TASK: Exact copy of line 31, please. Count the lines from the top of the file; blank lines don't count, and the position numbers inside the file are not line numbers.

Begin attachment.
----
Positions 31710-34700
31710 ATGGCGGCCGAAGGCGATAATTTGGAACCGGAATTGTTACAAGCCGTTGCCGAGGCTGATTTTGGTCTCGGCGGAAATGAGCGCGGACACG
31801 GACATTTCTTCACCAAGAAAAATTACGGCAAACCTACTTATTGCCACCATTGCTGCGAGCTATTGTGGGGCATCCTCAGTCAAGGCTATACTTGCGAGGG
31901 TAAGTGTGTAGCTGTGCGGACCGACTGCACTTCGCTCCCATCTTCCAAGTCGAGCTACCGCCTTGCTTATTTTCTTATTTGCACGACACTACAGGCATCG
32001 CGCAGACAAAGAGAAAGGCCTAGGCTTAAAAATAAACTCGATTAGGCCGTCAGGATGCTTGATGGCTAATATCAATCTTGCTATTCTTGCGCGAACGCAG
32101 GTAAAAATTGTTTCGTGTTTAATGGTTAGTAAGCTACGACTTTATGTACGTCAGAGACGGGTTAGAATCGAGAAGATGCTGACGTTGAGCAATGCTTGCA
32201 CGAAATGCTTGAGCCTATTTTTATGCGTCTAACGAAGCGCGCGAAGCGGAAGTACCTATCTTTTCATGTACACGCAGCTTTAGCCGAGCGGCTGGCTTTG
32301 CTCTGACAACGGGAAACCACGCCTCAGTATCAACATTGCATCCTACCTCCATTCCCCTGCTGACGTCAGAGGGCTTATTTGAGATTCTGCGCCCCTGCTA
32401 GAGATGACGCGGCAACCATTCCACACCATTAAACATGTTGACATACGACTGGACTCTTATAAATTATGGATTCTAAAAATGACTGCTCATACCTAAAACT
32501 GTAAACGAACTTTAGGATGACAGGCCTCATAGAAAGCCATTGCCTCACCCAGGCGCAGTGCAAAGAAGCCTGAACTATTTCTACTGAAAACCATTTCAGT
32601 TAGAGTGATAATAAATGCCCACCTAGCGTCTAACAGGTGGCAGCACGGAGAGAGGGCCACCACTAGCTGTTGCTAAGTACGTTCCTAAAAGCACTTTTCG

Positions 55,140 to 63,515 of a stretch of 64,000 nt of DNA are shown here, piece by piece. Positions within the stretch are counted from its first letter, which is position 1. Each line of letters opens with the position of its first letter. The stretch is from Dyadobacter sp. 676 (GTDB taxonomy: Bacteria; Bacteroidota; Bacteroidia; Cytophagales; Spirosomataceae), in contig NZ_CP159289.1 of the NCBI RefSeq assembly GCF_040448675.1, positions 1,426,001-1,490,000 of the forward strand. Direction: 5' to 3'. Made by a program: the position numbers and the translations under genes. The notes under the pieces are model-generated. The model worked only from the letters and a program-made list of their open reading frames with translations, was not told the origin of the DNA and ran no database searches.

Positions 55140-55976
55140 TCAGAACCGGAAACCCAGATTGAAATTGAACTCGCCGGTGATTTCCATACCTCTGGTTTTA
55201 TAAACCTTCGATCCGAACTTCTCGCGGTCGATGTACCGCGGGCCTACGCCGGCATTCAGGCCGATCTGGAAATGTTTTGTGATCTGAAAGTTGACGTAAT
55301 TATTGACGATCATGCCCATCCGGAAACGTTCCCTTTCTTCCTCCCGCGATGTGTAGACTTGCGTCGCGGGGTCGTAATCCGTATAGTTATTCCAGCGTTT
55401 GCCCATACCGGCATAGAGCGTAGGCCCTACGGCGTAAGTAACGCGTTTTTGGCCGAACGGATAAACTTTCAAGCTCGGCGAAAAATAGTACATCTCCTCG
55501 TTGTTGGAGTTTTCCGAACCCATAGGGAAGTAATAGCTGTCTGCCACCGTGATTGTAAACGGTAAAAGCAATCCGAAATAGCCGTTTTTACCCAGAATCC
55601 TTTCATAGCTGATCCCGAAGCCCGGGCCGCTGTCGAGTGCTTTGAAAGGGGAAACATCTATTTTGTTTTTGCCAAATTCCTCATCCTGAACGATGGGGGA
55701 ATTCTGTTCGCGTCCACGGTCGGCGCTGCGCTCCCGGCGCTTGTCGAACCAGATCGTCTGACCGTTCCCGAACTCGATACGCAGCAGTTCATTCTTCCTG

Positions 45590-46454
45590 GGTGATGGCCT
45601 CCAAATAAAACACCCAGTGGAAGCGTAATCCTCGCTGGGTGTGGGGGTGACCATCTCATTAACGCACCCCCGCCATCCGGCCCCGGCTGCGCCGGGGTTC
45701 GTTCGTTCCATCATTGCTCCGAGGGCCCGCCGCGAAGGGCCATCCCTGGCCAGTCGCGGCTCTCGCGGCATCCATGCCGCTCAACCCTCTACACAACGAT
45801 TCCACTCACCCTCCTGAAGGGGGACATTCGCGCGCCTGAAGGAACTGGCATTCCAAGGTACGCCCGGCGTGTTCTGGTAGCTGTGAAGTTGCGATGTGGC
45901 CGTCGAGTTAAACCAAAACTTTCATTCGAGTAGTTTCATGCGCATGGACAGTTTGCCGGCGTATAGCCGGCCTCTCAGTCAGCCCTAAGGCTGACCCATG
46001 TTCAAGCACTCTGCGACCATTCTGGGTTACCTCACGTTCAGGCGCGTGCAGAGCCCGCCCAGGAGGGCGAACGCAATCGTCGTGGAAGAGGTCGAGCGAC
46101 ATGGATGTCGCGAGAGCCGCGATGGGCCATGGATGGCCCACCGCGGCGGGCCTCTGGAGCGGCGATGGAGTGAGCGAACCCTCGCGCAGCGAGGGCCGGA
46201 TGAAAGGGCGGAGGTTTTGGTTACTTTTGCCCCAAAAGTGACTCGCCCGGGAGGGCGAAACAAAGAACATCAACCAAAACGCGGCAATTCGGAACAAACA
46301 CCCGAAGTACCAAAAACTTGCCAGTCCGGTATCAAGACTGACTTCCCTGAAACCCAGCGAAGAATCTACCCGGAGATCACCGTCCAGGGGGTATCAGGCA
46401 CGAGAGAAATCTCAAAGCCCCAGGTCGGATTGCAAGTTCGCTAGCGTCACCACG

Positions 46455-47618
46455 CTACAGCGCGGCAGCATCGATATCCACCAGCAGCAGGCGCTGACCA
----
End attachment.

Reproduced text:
46401 CGAGAGAAATCTCAAAGCCCCAGGTCGGATTGCAAGTTCGCTAGCGTCACCACG